• Closing - Social Time and Fellowship
    • Follow-up Needed for Next Meeting – Committee Chair
    • Have time to enjoy refreshments and fellowship.  Get to know your fellow leaders.

If you fill in this format to meet your needs every month – your committees will be successful and more effective to make them worthwhile.  The key is to get everyone to attend.  Let them know they have to come.  Only take advancement reports at the committee meeting.  If program chairs miss – ask them for a report in advance for the committee chair to present.

Who is in charge?

That is easy – the Committee Chair.  Although sometimes, the Committee Chair is often a name on the charter instead of a working member of the committee.  The Cubmasters should be focusing all of their energy into making the Pack program the biggest and best it can be.  The Committee Chair’s job is to prepare for and run the pack committee.  If the Cubmaster has time to make committee agendas and follow-up with program areas – that time and energy should be spent into putting even more Pizzazz into the Pack meeting.

Don’t skip reviews of last month

This can often be an early indicator if a den is struggling or losing boys it will come out in the quality of den program ideas and attendance at den meetings.  Don’t miss out on the opportunity to ask how would you have made it better?  Also, by asking what people are doing for next month’s theme – this gives the Den Leaders a chance to hear other great ideas to make their programs better too.  Sharing best practices is a sure sign of a successful pack.

Unit Leader Enhancements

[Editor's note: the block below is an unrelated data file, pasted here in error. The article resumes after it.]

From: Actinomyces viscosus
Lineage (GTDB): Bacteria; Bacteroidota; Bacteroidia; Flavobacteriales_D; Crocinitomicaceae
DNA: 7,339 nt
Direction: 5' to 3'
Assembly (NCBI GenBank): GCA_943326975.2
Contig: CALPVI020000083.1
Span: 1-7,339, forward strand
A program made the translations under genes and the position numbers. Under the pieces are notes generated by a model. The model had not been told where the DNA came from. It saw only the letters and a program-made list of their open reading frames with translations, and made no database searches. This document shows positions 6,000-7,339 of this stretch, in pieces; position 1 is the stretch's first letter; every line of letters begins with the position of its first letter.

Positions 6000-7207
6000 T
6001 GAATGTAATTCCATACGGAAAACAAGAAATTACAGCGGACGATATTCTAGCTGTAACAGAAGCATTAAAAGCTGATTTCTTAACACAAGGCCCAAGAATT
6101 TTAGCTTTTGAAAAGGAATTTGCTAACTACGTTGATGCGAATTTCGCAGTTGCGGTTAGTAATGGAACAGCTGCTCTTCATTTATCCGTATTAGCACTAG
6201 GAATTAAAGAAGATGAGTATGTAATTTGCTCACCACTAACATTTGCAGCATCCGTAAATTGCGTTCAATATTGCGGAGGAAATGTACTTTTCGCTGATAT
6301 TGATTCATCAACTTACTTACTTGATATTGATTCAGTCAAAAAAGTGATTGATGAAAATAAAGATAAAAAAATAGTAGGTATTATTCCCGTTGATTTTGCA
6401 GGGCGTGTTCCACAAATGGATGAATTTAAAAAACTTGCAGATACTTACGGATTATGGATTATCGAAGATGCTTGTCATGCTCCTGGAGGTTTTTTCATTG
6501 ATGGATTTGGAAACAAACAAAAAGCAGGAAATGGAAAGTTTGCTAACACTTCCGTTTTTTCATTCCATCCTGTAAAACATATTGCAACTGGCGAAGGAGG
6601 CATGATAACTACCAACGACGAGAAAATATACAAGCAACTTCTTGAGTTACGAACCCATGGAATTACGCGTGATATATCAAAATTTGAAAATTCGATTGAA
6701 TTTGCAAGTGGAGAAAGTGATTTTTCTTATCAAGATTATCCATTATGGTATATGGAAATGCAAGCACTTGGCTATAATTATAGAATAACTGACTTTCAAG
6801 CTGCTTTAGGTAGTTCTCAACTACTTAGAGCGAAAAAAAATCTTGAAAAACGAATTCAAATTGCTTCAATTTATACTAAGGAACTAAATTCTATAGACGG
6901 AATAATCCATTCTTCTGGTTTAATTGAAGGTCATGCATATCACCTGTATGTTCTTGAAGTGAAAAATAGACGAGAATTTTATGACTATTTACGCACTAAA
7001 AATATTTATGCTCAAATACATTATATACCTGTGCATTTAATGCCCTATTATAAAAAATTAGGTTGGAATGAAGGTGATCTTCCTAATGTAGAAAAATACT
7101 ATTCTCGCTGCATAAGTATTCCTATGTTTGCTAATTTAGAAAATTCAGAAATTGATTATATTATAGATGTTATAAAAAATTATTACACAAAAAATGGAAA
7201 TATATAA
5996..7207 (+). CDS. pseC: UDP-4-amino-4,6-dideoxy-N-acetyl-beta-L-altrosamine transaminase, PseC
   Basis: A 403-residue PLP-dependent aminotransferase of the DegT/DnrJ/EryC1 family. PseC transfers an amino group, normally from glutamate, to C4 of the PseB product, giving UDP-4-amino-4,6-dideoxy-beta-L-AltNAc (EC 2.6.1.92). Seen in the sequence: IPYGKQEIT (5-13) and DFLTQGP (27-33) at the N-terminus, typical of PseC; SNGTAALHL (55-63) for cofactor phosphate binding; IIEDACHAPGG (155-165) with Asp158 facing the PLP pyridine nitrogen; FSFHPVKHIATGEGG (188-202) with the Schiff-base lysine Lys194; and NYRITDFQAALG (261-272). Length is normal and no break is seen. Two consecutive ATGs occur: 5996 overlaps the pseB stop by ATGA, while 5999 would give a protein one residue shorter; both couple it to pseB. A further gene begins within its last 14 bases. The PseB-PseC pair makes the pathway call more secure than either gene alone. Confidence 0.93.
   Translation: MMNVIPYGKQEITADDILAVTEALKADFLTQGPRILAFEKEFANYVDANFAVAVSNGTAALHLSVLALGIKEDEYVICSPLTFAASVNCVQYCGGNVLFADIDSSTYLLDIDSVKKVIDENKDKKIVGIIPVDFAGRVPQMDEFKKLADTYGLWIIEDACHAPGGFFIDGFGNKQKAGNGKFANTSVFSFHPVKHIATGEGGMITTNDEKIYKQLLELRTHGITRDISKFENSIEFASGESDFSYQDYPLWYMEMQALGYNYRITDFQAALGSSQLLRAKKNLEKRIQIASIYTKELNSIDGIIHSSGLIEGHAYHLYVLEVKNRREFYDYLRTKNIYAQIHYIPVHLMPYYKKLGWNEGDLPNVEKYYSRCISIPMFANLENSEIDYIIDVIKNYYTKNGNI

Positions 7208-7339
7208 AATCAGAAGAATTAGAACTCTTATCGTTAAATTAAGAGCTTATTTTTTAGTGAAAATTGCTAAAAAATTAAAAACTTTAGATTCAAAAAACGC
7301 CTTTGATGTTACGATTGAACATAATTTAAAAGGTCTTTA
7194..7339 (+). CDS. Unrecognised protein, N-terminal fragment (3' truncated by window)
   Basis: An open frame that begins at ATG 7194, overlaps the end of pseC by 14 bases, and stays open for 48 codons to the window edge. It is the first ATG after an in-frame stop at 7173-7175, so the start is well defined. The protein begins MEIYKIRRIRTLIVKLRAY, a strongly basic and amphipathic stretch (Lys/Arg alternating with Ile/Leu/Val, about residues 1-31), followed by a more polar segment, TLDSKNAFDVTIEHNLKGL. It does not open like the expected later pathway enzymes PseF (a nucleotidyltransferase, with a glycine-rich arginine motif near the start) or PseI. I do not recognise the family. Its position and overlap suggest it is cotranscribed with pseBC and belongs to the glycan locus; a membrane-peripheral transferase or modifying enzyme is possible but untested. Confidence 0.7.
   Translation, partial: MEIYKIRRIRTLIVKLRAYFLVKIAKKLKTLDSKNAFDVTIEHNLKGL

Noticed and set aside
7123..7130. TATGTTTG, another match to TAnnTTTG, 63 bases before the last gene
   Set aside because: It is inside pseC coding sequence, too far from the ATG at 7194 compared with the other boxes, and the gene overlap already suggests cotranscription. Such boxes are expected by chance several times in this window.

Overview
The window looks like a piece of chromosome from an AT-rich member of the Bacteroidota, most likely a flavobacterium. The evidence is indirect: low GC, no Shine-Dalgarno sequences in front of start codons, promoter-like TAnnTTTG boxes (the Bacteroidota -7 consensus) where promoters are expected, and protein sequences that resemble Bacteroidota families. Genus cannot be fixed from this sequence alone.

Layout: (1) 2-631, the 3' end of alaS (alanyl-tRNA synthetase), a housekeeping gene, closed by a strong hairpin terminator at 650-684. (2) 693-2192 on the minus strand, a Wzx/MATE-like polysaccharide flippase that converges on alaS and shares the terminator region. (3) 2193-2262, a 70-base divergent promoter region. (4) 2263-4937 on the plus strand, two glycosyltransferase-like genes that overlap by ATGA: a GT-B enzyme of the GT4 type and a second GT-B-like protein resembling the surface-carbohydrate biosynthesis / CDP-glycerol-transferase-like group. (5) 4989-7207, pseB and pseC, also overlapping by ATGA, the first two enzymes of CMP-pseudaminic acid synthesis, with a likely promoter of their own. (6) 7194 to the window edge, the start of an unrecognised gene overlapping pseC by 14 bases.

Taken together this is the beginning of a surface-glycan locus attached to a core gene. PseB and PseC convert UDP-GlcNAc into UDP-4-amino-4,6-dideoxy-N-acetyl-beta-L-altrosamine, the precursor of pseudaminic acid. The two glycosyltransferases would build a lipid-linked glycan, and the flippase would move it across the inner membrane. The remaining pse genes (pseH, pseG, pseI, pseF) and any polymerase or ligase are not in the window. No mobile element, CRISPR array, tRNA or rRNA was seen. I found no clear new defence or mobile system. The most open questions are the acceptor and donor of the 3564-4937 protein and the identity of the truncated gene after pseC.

These gems can be found in the Cub Scout Leader Book on pages 5-9 through 5-24.  These help the committee understand the program, how to work together, and improve the program for the boys.  This is a valuable source of supplemental training especially for those leaders that do not get to roundtable.  These can give valuable insights and ah-ha moments for the little time that is invested.

Chartered Organization Time

Your charter partner should look at you as a valuable extension of themselves.  Take time each committee meeting to check on the relationship between the unit and charter partner, and to see if there is any services that the unit could do to help.  Often a strong relationship here is the key to the unit’s long-term survival.

End Result

Saves Leaders Time – no extra phoning, meetings, and struggling to sort details out.  One meeting does it all

Encourages Teamwork and is an efficient way to pool talent.  When all leaders are brought together regularly, abilities and talents can be exchanged in a way that cannot be otherwise achieved.

Provides in-service training with new ideas for all leaders.  – Time is available for leaders to share problems and learn new techniques.

Makes the pack strong and healthy by involving everyone in the plans and using them to help implement the program.


These simple elements might seem too fundamental – but the reality is, too many committee meetings have no written agenda.  That is like navigating unfamiliar woods without a map.  You will reach somewhere eventually, but you may miss things you wanted to see along the way, and you might not end up where you wanted to go.